As an industry we are very good at coming up with a list of challenges faced by today’s research community – such as how best to assess research quality, value and importance given these rightly mean different things to different people. However, the biggest challenge does not lie in identifying the issues, but in taking action to address them – a responsibility shared by all stakeholders, including publishers (Steven Inchcoombe wrote an interesting blog on one aspect, Impact Factors, here) .
Springer Nature has long been a part of the debate on the role of metrics in research assessment, putting forward the idea that whilst journal-level metrics can have some use as a way of assessing the impact of a journal, they are not an appropriate means of assessing individual pieces of research nor the researchers who produced them. In fact Nature Research has been an advocate and promoter of alternative metrics since the 1990’s having published many editorials and articles on the subject. As such today’s announcement that Springer Nature will be the largest research publisher to commit its owned journal portfolio and relevant book content to the DORA principles (following our imprints Nature Research, Springer Open and BMC who became signatories in 2017), as well as working with our society owned journals to support their compliance with DORA, is something we are very excited about. We see it very much as an extension and formalisation of our publishing ethos to support a balanced, sustainable and fair approach to using responsible metrics, responsible author practices and enabling wider author and researcher choice when coming to the critical decision of where and with whom to publish.
We have seen our industry take a wider approach to research evaluation to support a healthier and more productive scholarly enterprise and community – DORA along with the Leiden Manifesto and the UK report ‘The Metric Tide’ being such examples. By bringing together a somewhat fragmented system of stakeholders including research institutions, publishers, learned societies, and funding agencies, these initiatives have helped to change the tenor of discussions around researcher assessment, paving the way for significant strides to be made in the discussions around metrics. But saying this is nothing new. What remains key, is for us as a community to continue to take a collaborative approach and look at concrete ways to address this, so that effective change can take place.
For us as a community to make any meaningful change in how research is viewed, quantified and assessed – relies on us as publishers taking an open approach to every aspect of our work. Our signing of DORA sits for us within a larger context and speaks directly to the need and call for transparency, openness and the sustainability of a wider, modern, research culture.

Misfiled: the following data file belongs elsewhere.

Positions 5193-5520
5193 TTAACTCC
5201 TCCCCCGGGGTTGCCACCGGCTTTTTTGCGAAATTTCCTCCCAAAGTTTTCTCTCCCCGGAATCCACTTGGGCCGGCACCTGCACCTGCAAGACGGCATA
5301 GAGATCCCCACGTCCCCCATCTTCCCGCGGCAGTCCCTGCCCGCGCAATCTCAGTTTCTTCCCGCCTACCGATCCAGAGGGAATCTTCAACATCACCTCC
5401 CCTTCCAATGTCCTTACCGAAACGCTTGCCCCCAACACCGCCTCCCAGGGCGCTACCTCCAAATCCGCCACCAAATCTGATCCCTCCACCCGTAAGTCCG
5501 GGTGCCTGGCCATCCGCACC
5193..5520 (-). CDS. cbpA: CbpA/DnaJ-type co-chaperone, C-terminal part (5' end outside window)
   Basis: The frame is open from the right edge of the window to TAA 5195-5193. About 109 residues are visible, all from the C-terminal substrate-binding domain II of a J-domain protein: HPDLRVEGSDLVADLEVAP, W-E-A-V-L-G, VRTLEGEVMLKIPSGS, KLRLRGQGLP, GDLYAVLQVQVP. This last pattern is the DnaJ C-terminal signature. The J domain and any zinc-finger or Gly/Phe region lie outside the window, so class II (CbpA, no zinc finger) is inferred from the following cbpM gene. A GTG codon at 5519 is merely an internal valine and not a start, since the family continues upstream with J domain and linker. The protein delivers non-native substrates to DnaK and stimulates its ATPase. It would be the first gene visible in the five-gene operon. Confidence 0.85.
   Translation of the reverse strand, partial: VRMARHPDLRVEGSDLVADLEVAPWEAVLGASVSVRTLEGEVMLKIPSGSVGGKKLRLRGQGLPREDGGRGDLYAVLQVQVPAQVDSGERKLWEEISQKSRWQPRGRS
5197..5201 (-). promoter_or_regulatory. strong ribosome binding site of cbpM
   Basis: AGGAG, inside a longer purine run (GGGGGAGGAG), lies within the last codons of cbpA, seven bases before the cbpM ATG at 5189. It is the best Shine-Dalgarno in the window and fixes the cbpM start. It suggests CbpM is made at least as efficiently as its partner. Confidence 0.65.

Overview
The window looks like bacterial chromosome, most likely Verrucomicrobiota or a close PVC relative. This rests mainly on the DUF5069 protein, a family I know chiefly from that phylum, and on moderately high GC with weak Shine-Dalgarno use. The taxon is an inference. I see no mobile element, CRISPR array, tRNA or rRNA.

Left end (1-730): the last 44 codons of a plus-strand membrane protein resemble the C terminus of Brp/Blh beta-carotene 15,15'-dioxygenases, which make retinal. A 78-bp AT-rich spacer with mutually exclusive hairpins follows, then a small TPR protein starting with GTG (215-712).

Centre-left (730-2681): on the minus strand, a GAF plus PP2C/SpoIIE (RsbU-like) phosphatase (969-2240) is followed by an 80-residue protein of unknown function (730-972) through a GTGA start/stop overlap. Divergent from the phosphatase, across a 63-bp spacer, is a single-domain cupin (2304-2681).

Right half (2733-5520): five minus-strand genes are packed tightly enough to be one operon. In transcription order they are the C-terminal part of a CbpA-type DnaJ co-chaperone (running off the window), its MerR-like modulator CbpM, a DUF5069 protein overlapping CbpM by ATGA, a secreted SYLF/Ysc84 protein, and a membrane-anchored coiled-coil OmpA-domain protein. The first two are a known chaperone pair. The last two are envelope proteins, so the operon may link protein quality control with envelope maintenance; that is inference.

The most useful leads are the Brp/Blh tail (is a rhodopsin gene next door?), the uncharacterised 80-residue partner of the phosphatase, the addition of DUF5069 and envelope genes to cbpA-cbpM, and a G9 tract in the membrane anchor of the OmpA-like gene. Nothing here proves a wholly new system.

Springer Nature has – and continues to – drive a culture of openness. Beyond our role as the world’s most comprehensive Open Access publisher, we are focused on:
Alongside this, we are proud to be signatories and partners with organisations and policies that support a transparent and open approach to research and research evaluation such as Transparency in the Process of Science (TOP guidelines), New Frontiers of peer review consortium (PEERE), Committee on Publication Ethics (COPE), Open Researcher and Contributor ID (ORCID), and now of course the Declaration of Research Assessment (DORA).
I am very proud of what we do at Springer Nature and how we do it. We are making strides in addressing and offering a wider and richer set of metrics across our journal and book portfolios and we continue to explore ways in which to best support our scholarly community both in terms of tools, services or access as we navigate the way to an even more transparent and sustainable research framework. However, whilst we as individual publishers can address our own processes, in order for any real concrete change to take place – as Steven has said before me – as a community , we have to look at concrete ways in which to make changes. So how can we work together to create open metrics that better meet academic needs? How can we develop or improve current systems to ensure that they are used properly and responsibly within scholarly communication? Only once we have agreed principles, collectively, can we start to build the foundation for sustainable, open and effective research as we go forwards.
You can find more information regarding Springer Nature and DORA here.